The Ongoing History of New Music, episode 826: Real stories behind famous songs

If you’re in any of those markets and you want the show, lemme know and I’ll see what I can do. It was different in the old days. Sonic 102.9/Edmonton
The Zone/Victoria
The Fox/Vancouver
Live 105/Halifax
WAPS/WKTL The Summit/Arkon, Canton, Cleveland, Youngstown The show runs at 11 am Sunday. A continuous stream of music tells us nothing about the artist or the song. This, by the way, is a great option for American listeners who are prevented from listening to the show live because of geo-blocking,

We’re still looking for more affiliates in Calgary, Kamloops, Kelowna, Regina, Saskatoon, Brandon, Windsor,  Montreal, Charlottetown, Moncton, Fredericton, and St John’s and anywhere else with a transmitter. That meant you were more likely to stick with an album and get deeper into the artist and the songs. You may actually be shocked by the truth about tracks you’ve been digging all your life. This isn’t anything you’re gonna get from a stream. The Ongoing History of New Music can be heard on the following stations:

102.1 The Edge/Toronto – Sunday night at 7
Live 88-5/Ottawa
107.5 Dave-FM/Kitchener
FM96/London – Sunday night at 7, Monday night at 11
Power 97/Winnipeg (Sunday nights at 11)
Rock 97.7/Grand Prairie – Sunday nights at 6. But there is a downside. If you bought an album, that was an investment, dammit. Trust me.
Songs included on this show:
The Clash, White Riot
Boomtown Rats, I Don’t Like Mondays
U2, Sunday Bloody Sunday
REM, What’s the Frequency Kenneth
Pearl Jam, Jeremy
Nirvana, Polly
Tragically Hip, Wheat Kings
Filter, Hey Man, Nice Shot
Sublime, April 29, 1992 (Miami)
Eric Wilhite has this handy playlist for us. You want more than the notes that make up a song. It’s just music, standing alone with nothing to anchor it. Context means so much to the enjoyment of music, which is probably why you’re interested in shows/podcasts like The Ongoing History of New Music. All the songs are based on fact, on history, and on actual events. But some songs are very, very deep, actually forming some part of a historical record. Streaming is a very cool way to access tens of millions of songs with just a few pokes on your phone. The idea of being able to listen to virtually any song from any era of human history with such ease (and cheapness!) that it’s something akin to magic. They tell the stories of real people, real events and the things that came after. It doesn’t have to be anything more than that. And yeah, sometimes a song is just a song; you know it’s got a good beat, you can dance to it and maybe sing along. Otherwise, you had this nagging feeling you had wasted your money. Don’t forget that you can get the podcast version of this podcast through iTunes or wherever you get your on-demand audio. You paid money for the thing which created a fiscal bond–a fiduciary relationship–between you and the artist. That’s where we’re going with this episode. Streaming doesn’t provide any context to what we’re hearing.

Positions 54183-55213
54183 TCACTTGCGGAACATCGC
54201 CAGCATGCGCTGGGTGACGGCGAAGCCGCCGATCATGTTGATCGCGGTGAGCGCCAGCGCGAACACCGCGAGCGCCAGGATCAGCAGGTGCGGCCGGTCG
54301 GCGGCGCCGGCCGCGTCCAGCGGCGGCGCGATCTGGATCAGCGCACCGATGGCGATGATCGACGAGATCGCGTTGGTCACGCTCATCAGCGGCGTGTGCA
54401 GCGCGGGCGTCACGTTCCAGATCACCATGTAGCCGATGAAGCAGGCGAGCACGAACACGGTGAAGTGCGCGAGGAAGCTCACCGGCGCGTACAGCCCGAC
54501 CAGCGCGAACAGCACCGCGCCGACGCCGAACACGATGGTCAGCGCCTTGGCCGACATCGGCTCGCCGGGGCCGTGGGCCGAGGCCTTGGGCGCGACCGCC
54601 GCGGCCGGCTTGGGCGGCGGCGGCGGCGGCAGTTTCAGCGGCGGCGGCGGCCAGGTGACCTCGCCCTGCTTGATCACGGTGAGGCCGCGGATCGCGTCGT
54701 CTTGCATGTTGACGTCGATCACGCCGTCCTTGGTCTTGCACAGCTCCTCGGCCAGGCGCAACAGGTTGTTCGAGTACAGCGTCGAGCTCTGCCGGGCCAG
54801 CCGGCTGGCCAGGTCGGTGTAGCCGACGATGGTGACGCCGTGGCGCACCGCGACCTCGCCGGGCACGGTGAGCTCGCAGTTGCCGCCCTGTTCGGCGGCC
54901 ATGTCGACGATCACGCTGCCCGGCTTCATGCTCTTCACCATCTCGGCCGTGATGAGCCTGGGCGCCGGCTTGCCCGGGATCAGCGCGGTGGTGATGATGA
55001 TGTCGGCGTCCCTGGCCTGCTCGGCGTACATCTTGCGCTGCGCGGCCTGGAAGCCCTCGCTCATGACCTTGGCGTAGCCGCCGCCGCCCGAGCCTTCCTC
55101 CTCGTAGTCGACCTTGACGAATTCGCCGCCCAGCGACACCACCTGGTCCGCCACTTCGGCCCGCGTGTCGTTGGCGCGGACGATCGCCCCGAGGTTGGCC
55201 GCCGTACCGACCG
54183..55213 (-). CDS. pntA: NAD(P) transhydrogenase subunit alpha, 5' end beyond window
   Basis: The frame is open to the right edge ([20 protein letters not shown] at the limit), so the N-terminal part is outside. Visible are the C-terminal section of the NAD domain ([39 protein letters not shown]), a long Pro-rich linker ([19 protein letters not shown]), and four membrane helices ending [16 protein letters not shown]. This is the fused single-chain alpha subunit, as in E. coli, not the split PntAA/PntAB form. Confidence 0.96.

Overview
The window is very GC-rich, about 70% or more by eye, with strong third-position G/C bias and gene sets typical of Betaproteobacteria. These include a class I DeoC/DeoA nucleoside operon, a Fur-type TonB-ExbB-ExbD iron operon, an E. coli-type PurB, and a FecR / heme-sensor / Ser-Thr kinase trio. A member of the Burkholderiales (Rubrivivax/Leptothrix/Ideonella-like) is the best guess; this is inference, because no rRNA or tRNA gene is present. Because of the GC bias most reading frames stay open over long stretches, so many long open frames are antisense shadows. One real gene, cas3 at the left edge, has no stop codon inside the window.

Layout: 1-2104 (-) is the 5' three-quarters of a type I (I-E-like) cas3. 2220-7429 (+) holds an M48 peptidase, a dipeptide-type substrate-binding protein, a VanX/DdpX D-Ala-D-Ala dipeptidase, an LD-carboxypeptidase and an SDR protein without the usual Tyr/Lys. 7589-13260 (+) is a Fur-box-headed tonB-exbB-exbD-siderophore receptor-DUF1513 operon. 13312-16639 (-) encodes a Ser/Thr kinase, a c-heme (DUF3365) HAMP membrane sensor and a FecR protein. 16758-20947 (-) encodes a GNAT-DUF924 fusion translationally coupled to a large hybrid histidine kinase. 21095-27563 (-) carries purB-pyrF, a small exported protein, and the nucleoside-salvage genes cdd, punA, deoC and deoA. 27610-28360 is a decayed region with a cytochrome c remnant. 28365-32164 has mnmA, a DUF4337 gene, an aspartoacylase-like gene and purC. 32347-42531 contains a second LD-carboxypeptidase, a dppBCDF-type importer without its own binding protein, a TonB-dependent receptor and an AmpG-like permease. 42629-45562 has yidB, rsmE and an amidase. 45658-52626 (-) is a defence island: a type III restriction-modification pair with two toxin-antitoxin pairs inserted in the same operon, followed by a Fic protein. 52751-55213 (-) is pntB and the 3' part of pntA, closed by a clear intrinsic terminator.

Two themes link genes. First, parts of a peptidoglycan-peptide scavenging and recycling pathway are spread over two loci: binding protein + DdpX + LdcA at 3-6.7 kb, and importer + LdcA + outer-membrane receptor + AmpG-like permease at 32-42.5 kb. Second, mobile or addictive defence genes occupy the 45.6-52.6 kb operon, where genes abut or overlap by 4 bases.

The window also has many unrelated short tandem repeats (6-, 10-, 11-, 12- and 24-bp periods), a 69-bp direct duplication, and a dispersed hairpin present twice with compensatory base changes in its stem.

The Ongoing History of New Music, episode 826: Real stories behind famous songs